Updated: Oct 25, 2019
Deborah Slaughter is an Associate Attorney, currently with the Zimmer Law Firm, and has been since 2015. Her practice concentrates in Probate and Trust Administration, life plans, and Irrevocable Trusts. She graduated from a nearby local college with a Bachelor of Arts in Paralegal Studies and a minor in Business Management; she earned her J.D. from Chase College of Law in 2006. She was president of Cheviot City Council for nine years from 2007-2016, along with being a West-Sider her entire life.
Slaughter is currently running for Law Director for the City of Cheviot, a position with which she is very familiar. In fact, she was the city’s former Law Director just two years ago, (Jan 2017-Nov 2017), before losing out to Kimberlee Erdman Rohr (D) by 108 votes in the 2017 special election. The two familiar opponents will face off again this November, which is sure to be another tight race. Deborah says that both her experience as President of Council and Vice Mayor gives her the experience needed that she sees is currently lacking with the current Law Director.
Deborah seemed to be on the fence at first about running for election again. She had just put in ten years as a city public servant and was happy with her private life. After the 2017 special election, she took some time off before attending council meetings and public hearings again. Her Republican colleagues then asked her if she would consider running for Law Director. Deborah states that she thought about it for a while and then decided she would be the best fit for the job and decided to run.
Slaughter’s opponent, and current Law Director Kimberlee Erdman Rohr, was appointed to preside over the unofficial Juvenile Court proceedings as the hearing officer in Cheviot’s community court. She was sworn in by Judge Williams of the Hamilton County Juvenile Court. Mayor Samuel Keller, Police Chief Emmett Stone, and many city residents, per the city’s Facebook page, lent their full support to the Law Director on this accomplishment. Regular dockets will begin in the coming months; however, this new accomplishment has raised some eyebrows from critics.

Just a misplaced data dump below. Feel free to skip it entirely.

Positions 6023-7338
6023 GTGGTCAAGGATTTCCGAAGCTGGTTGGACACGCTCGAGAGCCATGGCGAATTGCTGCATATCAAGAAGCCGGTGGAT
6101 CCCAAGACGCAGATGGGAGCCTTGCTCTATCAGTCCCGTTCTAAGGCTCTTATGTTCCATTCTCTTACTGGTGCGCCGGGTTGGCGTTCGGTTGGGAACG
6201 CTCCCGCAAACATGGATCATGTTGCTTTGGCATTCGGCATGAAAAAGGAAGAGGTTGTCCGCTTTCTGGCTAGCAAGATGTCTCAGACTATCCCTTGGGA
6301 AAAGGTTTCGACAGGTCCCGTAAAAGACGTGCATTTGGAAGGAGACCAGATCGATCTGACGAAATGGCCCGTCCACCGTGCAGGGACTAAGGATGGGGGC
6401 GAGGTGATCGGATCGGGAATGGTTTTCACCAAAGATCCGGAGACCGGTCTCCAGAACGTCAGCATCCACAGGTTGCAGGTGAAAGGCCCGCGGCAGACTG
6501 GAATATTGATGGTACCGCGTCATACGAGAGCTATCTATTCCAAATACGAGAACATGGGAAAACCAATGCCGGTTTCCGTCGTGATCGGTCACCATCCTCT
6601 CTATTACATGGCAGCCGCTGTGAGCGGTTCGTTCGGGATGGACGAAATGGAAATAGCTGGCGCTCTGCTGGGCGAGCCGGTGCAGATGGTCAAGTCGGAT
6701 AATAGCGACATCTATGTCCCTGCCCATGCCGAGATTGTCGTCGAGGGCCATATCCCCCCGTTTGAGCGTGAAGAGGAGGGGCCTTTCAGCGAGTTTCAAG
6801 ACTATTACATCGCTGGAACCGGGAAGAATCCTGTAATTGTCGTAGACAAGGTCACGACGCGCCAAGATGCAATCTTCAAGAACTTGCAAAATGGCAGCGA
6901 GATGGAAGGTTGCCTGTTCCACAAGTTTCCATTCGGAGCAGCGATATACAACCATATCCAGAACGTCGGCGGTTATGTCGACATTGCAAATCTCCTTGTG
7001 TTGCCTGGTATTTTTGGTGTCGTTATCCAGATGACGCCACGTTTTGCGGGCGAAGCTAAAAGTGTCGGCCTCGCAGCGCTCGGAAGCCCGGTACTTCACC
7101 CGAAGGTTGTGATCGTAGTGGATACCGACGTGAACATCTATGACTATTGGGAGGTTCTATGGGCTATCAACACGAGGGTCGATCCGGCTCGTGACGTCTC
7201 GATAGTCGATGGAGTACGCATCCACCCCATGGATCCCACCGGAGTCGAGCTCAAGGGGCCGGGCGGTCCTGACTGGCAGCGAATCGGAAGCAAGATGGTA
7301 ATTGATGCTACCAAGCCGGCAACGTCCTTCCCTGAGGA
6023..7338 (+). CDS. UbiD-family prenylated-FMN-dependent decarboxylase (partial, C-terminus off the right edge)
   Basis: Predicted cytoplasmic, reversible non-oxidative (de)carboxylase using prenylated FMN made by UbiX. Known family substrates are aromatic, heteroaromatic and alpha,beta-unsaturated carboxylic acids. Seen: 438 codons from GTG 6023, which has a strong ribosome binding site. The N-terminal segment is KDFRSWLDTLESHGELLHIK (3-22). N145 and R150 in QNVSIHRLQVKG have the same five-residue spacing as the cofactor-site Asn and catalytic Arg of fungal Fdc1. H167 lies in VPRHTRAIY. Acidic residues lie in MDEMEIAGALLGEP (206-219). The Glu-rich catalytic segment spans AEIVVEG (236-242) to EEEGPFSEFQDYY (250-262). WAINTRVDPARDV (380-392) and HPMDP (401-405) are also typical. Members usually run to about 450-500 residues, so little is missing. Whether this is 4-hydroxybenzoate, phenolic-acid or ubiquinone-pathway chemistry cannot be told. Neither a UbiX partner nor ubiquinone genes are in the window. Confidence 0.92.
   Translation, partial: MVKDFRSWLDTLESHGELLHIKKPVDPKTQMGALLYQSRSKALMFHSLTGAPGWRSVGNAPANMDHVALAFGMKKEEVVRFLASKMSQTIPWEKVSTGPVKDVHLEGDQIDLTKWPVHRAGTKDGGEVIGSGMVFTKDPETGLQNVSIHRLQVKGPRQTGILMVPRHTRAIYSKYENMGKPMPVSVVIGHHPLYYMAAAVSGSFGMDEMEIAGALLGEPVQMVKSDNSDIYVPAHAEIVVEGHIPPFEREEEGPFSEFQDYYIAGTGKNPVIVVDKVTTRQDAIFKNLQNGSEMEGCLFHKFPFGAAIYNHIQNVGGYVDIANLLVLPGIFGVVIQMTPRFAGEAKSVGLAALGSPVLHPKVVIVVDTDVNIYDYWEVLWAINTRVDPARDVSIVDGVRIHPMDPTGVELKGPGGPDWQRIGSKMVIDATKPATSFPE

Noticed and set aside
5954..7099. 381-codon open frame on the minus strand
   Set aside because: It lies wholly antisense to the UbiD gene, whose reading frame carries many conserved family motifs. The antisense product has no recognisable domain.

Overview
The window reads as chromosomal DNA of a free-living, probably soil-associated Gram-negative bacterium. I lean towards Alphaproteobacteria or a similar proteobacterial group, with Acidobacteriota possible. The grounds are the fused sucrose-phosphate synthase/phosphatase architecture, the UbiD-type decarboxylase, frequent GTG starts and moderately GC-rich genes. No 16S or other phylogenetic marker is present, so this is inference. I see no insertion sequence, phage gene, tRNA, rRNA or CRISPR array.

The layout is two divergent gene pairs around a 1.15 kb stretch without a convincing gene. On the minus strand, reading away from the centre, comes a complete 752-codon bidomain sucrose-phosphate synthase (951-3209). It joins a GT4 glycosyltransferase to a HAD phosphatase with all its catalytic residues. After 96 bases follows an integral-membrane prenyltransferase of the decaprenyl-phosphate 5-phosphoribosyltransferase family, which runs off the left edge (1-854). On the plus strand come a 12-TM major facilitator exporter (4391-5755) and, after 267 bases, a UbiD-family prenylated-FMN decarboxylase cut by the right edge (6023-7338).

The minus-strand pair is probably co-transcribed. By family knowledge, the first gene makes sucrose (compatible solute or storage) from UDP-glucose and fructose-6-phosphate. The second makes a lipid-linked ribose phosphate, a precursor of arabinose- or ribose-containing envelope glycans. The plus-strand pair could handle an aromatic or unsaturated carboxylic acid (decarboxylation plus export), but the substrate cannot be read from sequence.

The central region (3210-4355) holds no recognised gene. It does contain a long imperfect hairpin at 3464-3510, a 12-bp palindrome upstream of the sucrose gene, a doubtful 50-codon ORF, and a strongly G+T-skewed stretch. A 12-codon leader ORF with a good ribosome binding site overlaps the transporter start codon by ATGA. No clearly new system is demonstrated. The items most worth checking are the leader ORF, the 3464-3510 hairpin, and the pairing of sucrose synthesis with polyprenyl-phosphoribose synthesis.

“I don’t think you can be the prosecutor for the city, and also be a hearing officer who makes decisions; there is an apparent conflict there. Whether it is an actual problem or not, it has the appearance of impropriety,” said Deborah Slaughter. Additionally, Slaughter has concerns with how this court will operate in terms of the city’s budget. President of City Council, Mark Waters, echoed Mrs. Slaughter’s concerns pertaining to budgeting and Council not authorizing the use of their facilities. To date, no proposal by Law Director Rohr has been presented to City Council authorizing the use of City Facilities.
Operating in terms of cost to the city for this court is much lower than the city’s Mayor’s Court. The main cost will be paying a city police officer to sit in while the court is in session, but Mrs. Slaughter claims that City Council has wanted additional patrols, yet the city could not afford them. She then raised the question, why can the city all of a sudden afford this now? “My question is if this was not brought up in the budgeting process, why wasn’t it, and if the police are doing this, what aren’t they doing?” said Deborah Slaughter. Cheviot Police Chief Emmett Stone has agreed to pay for the unofficial court’s police officer out of his current police budget and no additional funds have been requested at this time.
Mrs. Slaughter is not without her own controversy as well. When she was appointed Law Director in 2017 another prosecutor was authorized to sit in with her at Mayor’s Court. This intern cost the City money to which her critics would point to her not having the proper trial law experience to do the job. I asked Mrs. Slaughter to explain her side of this situation. She says “When Mark Waters had been the Law Director for 20+ years, no one else had served in that position, so anyone that was appointed to that position would not of had knowledge to Cheviot’s Mayor’s Court. I was fortunate that there was a Cheviot attorney, that was not only a County Prosecutor but was also a Law Director for another Municipality at one point, so council authorized her to work with me for the first few months to make sure there was a smooth transition because I was thrown into it with Mark’s resignation, I was appointed and had to start immediately.”
Whether or not voters see Deborah Slaughter’s early days as Law Director as wasteful spending, or as a needed expense, she continues to point to her experience as her greatest attribute. The true judge will be the voters of Cheviot come November 5th.